I got a teaching ego check recently. I agreed to teach a section of ENG220 Technical Writing this term, my first online teaching experience. No problem, I thought, I got this. I was confident going in, but teaching online has been a lot more challenging than I anticipated.
Early in my career, I wasn’t a great teacher. One student early on offered this insightful nugget on ratemyteachers.com:
And I was. It took some time, but I figured out my style. Working face-to-face with students everyday I was able to listen to them both verbally and nonverbally to check for comprehension. I developed and things got better.
Overtime I got good. Course work was well-received; outcomes were met; standards were hit. I got positive feedback from students and I was enjoying the craft of teaching. One of the nicest compliments I’ve ever received was from a faculty member here at the college who said that I have “great teaching chops.”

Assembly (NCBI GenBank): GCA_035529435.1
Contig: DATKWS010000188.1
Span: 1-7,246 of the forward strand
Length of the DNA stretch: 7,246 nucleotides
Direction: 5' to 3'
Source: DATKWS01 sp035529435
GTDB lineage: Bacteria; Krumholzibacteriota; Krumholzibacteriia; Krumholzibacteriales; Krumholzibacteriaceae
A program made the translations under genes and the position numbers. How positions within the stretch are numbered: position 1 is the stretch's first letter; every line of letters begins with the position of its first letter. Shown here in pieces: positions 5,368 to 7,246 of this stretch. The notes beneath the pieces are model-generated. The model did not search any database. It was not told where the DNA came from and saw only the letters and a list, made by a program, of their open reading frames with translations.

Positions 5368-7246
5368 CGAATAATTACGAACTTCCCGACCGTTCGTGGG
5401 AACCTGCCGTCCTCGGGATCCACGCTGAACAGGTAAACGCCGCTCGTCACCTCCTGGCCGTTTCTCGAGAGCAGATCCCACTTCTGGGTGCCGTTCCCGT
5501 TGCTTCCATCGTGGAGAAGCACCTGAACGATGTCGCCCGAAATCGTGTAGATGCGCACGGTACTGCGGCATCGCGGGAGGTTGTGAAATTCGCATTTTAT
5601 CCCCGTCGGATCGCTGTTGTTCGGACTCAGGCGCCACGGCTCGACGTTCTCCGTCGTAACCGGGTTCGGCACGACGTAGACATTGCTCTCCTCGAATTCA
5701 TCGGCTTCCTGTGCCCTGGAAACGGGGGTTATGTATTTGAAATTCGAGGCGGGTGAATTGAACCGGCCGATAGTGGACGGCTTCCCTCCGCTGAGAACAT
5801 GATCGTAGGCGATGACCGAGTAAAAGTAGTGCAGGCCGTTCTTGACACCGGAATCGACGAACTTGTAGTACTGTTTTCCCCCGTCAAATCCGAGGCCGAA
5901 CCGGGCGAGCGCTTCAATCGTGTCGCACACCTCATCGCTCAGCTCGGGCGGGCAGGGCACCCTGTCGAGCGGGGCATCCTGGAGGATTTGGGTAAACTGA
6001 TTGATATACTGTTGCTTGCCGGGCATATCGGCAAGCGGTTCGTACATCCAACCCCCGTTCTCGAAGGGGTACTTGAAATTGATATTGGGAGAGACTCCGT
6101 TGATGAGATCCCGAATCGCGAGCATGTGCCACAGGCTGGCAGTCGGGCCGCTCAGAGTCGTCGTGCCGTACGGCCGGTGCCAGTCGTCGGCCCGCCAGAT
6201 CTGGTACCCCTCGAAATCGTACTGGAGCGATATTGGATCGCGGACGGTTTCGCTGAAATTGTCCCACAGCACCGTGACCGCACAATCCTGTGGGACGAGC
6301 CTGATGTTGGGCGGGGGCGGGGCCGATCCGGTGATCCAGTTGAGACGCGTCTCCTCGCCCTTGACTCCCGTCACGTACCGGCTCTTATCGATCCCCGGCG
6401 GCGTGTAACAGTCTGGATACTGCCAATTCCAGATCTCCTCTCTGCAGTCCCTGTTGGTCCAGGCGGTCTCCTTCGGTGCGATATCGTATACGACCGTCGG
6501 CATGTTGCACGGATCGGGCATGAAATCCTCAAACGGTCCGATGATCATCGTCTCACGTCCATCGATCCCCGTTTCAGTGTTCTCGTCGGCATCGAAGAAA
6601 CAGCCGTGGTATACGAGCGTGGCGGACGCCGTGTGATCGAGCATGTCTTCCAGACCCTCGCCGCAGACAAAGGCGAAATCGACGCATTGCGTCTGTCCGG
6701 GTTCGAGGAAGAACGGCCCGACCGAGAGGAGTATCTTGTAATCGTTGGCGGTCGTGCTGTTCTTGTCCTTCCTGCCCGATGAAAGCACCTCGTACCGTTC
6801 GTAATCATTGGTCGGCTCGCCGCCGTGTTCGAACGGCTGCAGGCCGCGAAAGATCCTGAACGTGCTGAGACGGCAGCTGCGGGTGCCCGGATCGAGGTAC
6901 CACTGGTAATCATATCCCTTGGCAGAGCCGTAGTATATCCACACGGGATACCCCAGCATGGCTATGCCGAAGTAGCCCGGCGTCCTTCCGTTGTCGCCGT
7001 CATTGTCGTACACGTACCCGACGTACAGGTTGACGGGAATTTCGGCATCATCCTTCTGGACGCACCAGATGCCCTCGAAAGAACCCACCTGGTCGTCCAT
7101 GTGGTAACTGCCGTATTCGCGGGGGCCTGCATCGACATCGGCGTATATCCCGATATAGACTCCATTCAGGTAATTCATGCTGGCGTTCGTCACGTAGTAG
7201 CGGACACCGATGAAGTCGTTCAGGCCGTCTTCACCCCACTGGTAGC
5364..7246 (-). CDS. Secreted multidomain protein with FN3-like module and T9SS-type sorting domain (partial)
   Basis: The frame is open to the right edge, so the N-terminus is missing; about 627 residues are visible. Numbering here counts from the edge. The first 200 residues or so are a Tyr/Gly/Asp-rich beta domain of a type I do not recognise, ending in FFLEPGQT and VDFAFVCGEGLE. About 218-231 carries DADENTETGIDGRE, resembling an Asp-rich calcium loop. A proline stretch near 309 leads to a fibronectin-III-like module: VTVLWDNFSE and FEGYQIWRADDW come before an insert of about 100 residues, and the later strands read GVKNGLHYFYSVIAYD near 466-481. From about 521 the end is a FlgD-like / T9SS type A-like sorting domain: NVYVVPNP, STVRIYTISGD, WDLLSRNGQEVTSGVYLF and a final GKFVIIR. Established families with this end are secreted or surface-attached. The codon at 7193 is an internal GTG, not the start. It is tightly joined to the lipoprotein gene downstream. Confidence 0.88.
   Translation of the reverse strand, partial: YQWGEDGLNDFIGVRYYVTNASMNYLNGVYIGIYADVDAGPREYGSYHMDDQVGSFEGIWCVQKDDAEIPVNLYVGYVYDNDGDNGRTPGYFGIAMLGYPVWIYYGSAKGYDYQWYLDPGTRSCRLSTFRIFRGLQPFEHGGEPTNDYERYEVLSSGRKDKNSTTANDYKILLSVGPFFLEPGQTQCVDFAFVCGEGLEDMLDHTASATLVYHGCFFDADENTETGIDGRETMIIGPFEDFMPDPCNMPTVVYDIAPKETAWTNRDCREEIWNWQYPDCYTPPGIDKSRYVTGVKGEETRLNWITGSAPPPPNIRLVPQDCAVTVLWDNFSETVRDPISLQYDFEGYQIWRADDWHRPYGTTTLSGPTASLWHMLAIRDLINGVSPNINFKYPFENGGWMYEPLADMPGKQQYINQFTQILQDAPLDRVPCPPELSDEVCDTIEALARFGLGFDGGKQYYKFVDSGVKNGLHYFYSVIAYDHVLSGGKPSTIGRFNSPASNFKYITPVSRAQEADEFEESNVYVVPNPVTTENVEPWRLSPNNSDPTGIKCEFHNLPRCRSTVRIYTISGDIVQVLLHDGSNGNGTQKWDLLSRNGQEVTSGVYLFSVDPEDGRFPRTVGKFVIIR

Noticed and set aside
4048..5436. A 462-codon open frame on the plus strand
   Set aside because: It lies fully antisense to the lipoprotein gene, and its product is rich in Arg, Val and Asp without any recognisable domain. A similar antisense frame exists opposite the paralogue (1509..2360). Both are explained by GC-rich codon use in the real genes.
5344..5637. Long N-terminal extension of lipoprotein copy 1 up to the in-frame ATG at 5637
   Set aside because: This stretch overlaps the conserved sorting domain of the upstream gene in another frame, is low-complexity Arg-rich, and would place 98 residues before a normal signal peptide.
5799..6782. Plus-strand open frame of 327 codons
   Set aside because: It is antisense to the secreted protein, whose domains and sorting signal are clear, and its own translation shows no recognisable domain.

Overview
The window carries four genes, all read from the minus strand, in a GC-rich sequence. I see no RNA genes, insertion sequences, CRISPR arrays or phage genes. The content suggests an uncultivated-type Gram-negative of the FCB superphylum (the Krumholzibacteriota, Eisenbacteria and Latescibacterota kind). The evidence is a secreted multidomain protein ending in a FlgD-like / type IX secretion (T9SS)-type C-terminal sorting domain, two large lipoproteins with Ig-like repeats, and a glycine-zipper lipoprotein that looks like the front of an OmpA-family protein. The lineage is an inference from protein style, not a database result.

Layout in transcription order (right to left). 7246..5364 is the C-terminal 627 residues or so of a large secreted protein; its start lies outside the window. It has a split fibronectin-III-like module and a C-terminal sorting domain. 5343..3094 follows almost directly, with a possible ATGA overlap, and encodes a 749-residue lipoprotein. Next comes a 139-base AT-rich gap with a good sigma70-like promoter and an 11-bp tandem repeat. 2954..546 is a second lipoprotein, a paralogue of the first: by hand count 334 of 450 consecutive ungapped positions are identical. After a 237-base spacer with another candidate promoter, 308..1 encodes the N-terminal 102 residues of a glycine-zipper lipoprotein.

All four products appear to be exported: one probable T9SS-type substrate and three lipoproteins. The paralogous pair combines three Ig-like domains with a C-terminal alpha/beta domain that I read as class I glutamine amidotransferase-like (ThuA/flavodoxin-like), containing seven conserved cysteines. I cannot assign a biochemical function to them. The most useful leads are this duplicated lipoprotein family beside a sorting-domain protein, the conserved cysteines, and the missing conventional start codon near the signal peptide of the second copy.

Then I started teaching online and it was almost as if I was back at square one. To be fair to myself, this term is going pretty well. I was lucky in that a few faculty members willingly shared course content I could work from. Nevertheless, it was a huge pedagogical paradigm shift during the first few weeks.
The biggest difference was the lack of that nonverbal element. I was resigned to trust that my instructions were clear and that everything made sense student side. I have learned to trust that students will reach out if they have questions, which they do. This semester has been a huge lesson in trust. So far so good. I’m enjoying the transition.
If you think you’ve got “great teaching chops,” I challenge you to “Check Yo Self” by teaching online. I guarantee you’ll learn something about your practice. Have you already transitioned to teaching online? I’d love to hear about your experience — feel free to reply below.